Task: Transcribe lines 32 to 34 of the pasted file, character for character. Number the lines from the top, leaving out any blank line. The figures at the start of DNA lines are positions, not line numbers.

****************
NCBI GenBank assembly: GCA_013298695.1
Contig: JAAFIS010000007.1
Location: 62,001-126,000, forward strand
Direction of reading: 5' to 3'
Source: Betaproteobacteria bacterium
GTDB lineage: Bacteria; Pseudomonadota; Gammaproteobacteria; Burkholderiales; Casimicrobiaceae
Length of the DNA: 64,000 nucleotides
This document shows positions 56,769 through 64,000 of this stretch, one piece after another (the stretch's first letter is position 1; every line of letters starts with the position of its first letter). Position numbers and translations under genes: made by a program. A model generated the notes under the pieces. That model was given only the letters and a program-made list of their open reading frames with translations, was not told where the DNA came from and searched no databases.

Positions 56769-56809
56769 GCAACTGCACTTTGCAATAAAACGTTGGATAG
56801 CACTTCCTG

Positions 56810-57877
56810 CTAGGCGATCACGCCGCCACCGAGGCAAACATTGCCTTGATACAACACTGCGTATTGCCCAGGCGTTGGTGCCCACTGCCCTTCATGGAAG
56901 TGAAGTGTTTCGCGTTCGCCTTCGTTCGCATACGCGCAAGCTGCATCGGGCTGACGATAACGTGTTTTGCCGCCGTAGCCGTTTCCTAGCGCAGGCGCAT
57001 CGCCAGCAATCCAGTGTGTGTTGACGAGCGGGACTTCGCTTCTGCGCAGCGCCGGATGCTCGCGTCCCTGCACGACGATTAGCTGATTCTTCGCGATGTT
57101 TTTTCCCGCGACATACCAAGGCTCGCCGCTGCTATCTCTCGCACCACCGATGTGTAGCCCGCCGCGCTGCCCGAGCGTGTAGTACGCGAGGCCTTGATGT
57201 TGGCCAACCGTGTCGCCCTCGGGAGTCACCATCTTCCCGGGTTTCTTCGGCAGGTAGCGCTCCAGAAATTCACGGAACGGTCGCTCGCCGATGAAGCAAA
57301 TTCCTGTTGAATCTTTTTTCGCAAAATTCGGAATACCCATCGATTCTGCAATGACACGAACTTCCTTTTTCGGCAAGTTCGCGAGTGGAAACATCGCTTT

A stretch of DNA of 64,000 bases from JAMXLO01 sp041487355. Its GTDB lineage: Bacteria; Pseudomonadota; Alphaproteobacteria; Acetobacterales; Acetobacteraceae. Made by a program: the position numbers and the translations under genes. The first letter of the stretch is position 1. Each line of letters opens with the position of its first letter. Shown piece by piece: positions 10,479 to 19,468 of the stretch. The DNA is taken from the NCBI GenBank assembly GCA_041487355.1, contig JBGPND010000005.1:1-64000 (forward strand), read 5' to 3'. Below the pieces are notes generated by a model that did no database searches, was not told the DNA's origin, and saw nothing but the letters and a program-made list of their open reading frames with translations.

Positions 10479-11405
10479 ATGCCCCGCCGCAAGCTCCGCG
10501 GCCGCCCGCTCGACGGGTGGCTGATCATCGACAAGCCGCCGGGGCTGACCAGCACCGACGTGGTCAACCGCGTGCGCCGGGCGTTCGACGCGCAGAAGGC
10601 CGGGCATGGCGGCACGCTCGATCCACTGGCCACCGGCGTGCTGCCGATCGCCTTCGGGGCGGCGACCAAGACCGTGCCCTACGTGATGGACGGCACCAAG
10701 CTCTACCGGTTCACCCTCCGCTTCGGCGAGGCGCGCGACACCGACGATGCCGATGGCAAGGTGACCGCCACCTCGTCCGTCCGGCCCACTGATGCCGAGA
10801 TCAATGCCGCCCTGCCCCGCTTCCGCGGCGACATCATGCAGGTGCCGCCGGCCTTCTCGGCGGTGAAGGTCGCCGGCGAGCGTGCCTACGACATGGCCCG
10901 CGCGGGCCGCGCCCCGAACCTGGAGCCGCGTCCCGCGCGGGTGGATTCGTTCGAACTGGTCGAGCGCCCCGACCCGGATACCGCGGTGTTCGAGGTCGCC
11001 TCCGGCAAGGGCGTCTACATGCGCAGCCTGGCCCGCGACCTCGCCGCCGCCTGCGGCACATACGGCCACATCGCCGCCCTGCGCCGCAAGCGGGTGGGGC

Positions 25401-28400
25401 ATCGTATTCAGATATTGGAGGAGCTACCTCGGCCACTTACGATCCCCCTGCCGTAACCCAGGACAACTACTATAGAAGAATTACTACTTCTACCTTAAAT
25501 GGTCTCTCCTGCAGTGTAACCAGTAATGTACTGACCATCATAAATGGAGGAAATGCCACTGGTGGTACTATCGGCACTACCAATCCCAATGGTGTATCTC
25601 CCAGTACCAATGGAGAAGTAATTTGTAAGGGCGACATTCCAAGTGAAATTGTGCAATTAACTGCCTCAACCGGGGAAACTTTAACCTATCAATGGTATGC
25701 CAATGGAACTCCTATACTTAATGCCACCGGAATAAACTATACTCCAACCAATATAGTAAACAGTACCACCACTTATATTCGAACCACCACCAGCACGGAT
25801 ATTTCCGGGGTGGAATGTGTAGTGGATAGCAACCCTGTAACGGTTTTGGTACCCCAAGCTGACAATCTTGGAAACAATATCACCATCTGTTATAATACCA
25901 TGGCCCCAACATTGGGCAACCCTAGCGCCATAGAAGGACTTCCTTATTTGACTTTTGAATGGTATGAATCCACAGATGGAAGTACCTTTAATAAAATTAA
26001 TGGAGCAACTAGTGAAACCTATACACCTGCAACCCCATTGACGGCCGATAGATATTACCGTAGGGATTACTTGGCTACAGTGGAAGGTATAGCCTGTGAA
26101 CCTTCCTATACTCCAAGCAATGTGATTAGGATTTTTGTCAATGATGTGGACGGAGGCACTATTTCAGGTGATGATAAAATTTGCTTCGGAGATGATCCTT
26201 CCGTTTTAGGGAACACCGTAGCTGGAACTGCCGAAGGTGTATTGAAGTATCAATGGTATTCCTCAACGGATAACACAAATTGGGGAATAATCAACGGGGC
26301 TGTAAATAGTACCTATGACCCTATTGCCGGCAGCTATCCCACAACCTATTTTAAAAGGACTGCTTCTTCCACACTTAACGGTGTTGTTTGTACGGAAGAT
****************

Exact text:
25701 CAATGGAACTCCTATACTTAATGCCACCGGAATAAACTATACTCCAACCAATATAGTAAACAGTACCACCACTTATATTCGAACCACCACCAGCACGGAT
25801 ATTTCCGGGGTGGAATGTGTAGTGGATAGCAACCCTGTAACGGTTTTGGTACCCCAAGCTGACAATCTTGGAAACAATATCACCATCTGTTATAATACCA
25901 TGGCCCCAACATTGGGCAACCCTAGCGCCATAGAAGGACTTCCTTATTTGACTTTTGAATGGTATGAATCCACAGATGGAAGTACCTTTAATAAAATTAA